The Bad SeedThe Bad Seed by William March

Publisher of this edition: Harper Perennial, New York 2005

My rating: 4 of 5 stars


This book is a good read, despite already knowing the outcome — as I believe everyone does who has ever heard of it. March builds his narrative cleverly and precisely. He opens the story by focusing upon a single family and their social circle, in a small American town, and then narrows the focus down little by little, finally isolating his two main characters completely — in a social and psychological sense — so that the reader’s anxiety is held taut, through to the end. This is emotionally confining enough to feel absolutely claustrophobic, as we end up feeling as cornered as Christine, and as abjectly despairing — then again, perhaps I over-identified with this character. That is entirely possible, judging by how I ended up only sort-of finishing the book (more on that later).


The main characters are an increasingly distressed mother named Christine, and her cunning and monstrous offspring, Rhoda. There is a small and superb ensemble cast in the book, including a somewhat batty but well-meaning middle-aged friend and her brother (the Breedloves) who live in the same apartment building as the Penmarks, and several other acquaintances who play greater and lesser roles in the story. Unlike some reviewers, I did not find the Monica Breedlove character annoying. I think that she is a kind of caricature of herself, but some people are like that. Monica is a wealthy, unmarried matron with plenty of money and too much time on her hands, who discovers psychoanalytic theory — which was just becoming popular in the US back then — and grabs onto it with the zeal of a freshly-born-again Christian. She is evangelical, over-the-top, and slightly absurd, providing much-needed levity to an otherwise completely unfunny tale. For, even though it’s a product of its particular time and place — which all good books are — the story tells a truth that is still true, though controversial: that some children are born “bad” — or, at least dangerously flawed in ways that have potentially devastating repercussions for others — and that not all psychopathology is the result of abusive or negligent parenting, interpersonal violence, or other traumatic life experiences. This is something we would all like to believe is true: that psychopaths are made, not born; because then, it’s a problem we can learn to avoid or repair. But in fact, sometimes murderers just happen, even in the nicest of families.


March does a fine job of plucking apart the sticky strands of Christine’s complicated web of feelings about her only child. Christine’s much-loved husband is working overseas, so she is left to fret and despair and worry all on her own. She has friends, but they do not see what she sees in her daughter. And what mother wants to admit to not loving her child blindly and boundlessly? What mother can bear to admit that she knows, in the deepest chambers of her heart, that her child is a killer? And then, there’s the ugly genetic component to face up to, for as Christine researches her own family history, she comes to understand that Rhoda has not come by her particular brand of psychopathic malevolence randomly: she has sprouted from bad seed.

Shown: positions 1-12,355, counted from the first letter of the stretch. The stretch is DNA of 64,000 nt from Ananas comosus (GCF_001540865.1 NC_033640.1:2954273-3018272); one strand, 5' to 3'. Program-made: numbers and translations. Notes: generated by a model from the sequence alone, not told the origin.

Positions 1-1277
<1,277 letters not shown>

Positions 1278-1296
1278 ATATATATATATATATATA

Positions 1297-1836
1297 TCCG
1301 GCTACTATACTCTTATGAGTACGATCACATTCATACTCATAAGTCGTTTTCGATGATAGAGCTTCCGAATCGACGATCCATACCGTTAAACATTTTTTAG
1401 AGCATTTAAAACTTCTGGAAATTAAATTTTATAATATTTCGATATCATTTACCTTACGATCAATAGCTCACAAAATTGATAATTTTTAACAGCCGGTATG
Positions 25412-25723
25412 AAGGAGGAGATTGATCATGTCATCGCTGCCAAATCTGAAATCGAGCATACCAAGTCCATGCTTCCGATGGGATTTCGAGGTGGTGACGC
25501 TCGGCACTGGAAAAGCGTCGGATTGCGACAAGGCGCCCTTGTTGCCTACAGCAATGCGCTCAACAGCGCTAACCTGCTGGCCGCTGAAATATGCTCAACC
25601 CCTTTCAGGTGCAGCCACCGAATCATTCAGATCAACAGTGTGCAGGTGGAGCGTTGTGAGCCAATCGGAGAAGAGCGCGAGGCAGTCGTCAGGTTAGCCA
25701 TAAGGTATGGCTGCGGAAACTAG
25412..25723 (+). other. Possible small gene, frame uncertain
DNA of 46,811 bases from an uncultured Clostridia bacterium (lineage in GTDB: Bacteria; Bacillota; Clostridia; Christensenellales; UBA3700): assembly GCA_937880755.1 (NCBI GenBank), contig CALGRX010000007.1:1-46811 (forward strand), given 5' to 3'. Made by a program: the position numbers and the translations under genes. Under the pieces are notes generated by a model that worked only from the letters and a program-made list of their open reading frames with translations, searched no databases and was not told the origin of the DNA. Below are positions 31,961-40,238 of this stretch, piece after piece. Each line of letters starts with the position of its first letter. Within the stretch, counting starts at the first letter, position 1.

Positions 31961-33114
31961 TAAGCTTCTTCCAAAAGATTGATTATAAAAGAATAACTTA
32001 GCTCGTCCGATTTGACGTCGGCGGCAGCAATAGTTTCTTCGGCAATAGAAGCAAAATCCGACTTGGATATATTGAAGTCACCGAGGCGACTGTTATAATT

It is fascinating to read how Christine wrestles with herself over what she must do or not do: what her duties are to her daughter, and to other people. This is not clear cut, because mixed in with the dread and horror is an instinctive need to protect her own offspring. In Rhoda’s brilliant calculating brain, the temperature waivers killingly between ice-cold, where empathy and compassion and a whole host of other attachment feelings should be, and hell-hot, where thoughts such as “I don’t have to win ALL THE TIME” should be. Christine understands this, but also understands that Rhoda has not chosen to be this way, and that she is still a child, who must be protected.


While children as sources of all-things-evil are not so shocking nowadays, I can imagine this would have been a stunning read back in the 1950s, when it first came out. There were fewer child psychopaths back then, one supposes, or at least fewer with access to weapons as they have now. Rhoda had to be cleverer than young killers of today, as she did not have guns at her disposal.


Okay, now here’s what really happened between this book and me, and what I meant by over-identifying with Christine: I could not bear to read one whole important section of text — several pages — leading up to and including the climax. The whole big finish, in fact, I skipped. I still haven’t read it.


I had not seen the film in so many decades that I could not remember how it ends (in fact, I still do not remember), so I am not sure if it’s the same as the book. But I could feel March’s intentions for the denouement long before he got there. It was foreshadowed with the same kind of chilling clarity with which he allows us to see through Rhoda’s eyes, so that we know there is only one way it can end. And I just couldn’t bear to read the dialogue that I imagined would take place in the final scene between mother and child. It upset me, viscerally. Maybe I am just a sook* these days. I read the final two pages, just to make sure that what happens is indeed what seemed inevitable, and yes, no surprises there. But I wish there had been.


* For non-Australians: sook = sensitive types, prone to tears (aka “crybaby”).